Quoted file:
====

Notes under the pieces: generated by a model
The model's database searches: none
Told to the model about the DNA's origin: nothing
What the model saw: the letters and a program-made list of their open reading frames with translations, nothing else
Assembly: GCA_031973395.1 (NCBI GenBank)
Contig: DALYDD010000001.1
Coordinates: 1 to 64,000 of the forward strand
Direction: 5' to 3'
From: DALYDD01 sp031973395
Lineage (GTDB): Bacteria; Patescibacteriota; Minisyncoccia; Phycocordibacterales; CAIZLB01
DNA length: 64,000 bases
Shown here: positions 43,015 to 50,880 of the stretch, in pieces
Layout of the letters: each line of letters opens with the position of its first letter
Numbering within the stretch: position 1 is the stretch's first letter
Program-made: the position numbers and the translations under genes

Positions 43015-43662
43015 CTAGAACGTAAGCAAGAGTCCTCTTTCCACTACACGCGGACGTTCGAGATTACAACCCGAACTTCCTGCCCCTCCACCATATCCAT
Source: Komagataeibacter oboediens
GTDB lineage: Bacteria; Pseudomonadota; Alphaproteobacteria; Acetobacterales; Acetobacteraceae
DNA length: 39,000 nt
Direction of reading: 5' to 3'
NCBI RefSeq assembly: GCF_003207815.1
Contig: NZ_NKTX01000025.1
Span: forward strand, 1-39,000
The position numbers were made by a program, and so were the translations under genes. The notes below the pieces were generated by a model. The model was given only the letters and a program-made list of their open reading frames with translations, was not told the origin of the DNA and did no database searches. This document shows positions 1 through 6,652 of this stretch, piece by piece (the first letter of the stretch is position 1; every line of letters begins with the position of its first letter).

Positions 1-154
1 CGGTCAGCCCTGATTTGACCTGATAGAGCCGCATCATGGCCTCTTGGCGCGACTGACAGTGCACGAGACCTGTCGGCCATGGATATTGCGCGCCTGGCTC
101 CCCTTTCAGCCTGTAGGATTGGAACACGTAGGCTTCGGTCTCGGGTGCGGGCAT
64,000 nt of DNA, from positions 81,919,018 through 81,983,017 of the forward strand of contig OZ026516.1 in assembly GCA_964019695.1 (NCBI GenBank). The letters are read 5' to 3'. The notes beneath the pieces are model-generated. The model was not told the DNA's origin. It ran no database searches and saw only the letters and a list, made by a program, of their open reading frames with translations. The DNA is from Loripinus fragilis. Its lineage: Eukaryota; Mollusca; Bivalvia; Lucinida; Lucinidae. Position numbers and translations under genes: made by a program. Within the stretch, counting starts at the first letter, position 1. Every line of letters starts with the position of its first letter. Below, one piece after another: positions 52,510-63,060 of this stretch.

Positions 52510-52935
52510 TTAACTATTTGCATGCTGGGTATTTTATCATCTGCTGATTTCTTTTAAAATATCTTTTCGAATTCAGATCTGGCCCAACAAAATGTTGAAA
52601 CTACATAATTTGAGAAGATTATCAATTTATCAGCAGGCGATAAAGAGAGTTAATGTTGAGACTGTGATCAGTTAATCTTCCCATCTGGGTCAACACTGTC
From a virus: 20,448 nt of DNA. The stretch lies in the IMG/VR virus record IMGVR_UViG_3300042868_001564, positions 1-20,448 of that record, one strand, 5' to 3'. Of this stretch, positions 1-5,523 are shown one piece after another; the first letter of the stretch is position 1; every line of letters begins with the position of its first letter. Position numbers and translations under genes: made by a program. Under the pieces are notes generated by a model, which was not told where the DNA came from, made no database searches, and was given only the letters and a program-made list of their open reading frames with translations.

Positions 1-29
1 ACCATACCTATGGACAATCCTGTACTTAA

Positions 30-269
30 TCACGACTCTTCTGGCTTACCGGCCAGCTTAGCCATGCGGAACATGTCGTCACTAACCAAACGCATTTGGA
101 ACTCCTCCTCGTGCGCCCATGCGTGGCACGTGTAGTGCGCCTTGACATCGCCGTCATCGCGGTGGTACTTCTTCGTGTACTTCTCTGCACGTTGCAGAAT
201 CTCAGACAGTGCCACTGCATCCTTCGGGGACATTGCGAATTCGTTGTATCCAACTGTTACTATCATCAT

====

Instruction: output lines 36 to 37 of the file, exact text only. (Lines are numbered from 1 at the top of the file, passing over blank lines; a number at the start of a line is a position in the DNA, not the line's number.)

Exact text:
Positions 30-269
30 TCACGACTCTTCTGGCTTACCGGCCAGCTTAGCCATGCGGAACATGTCGTCACTAACCAAACGCATTTGGA